Earlier this week, I wrote about how UK ISPs were blocking The Promo Bay, a site launched by The Pirate Bay to promote independent artists who didn't having their material shared. The ISPs had been ordered by a court to block The Pirate Bay, but seemed to have added The Promo Bay on orders from the record industry. Now the UK record industry body, the BPI, has graciously decided that it won't insist on blocking a site dedicated to promoting artists who have the audacity to make music without signing up for one of their awful record deals.
Note how Geoff Taylor implies that when The Promo Bay was associated with The Pirate Bay that it was engaged in copyright infringement, but isn't any longer. Of course, this is utter rubbish -- the site was never engaged in copyright infringement. If the record industry asked to have it censored, the industry was either incredibly cavalier about censorship, or it cynically opted to screw over the artists who had the audacity to go it on their own. Either way, the industry has demonstrated (again) its total unfitness to act as judge, jury and executioner on the Internet.
"Until very recently, the domain name 'promobay.org' linked directly to The Pirate Bay and it was therefore a domain name blocked by the ISPs under the court orders," wrote BPI chairman Geoff Taylor.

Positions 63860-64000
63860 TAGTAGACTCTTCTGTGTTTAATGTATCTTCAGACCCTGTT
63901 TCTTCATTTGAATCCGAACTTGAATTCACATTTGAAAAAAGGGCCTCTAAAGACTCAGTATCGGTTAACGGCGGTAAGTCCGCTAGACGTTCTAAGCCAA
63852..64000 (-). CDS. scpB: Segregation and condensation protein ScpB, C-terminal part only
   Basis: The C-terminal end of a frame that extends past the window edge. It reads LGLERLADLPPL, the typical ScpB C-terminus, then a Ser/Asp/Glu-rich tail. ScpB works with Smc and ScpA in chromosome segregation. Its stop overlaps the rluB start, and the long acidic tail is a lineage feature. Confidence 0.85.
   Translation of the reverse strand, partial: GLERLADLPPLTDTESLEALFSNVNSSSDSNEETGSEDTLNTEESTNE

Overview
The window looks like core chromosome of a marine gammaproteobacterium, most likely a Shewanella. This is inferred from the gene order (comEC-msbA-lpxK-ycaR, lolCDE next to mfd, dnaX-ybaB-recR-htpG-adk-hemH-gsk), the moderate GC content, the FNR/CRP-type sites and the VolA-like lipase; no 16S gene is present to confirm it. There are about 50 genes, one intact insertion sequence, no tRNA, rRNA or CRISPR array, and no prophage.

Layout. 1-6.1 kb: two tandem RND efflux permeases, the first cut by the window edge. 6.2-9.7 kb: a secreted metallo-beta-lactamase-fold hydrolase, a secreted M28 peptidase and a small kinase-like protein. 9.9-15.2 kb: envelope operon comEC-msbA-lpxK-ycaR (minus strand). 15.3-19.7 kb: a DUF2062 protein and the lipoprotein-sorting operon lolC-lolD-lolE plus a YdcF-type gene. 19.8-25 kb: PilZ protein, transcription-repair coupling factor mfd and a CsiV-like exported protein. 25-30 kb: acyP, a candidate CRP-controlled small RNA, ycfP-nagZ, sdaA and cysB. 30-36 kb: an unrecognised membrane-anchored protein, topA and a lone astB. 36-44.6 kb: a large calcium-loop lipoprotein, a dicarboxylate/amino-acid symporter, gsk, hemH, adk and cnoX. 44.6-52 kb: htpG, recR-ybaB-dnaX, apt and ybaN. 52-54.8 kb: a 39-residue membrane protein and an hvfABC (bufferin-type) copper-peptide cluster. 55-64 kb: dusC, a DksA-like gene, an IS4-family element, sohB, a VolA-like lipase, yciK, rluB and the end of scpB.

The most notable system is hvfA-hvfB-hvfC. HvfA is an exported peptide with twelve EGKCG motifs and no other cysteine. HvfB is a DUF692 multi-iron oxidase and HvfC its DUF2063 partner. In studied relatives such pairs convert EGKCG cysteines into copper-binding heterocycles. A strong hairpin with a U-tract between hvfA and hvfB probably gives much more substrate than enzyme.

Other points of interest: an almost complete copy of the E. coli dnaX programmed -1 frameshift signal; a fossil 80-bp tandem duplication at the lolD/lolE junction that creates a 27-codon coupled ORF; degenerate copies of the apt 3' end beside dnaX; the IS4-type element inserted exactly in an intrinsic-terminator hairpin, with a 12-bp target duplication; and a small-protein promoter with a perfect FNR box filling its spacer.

"The newly reinvented Promobay.org website appears not to be engaged in copyright infringement and we therefore asked the relevant ISPs yesterday to no longer block it."
The BPI could not be reached for further comment on Wednesday, but the BBC understands that Promobay.org will be made available again within 24 hours.
I write books. My latest is a YA science fiction novel called Homeland (it's the sequel to Little Brother). More books: Rapture of the Nerds (a novel, with Charlie Stross); With a Little Help (short stories); and The Great Big Beautiful Tomorrow (novella and nonfic). I speak all over the place and I tweet and tumble, too.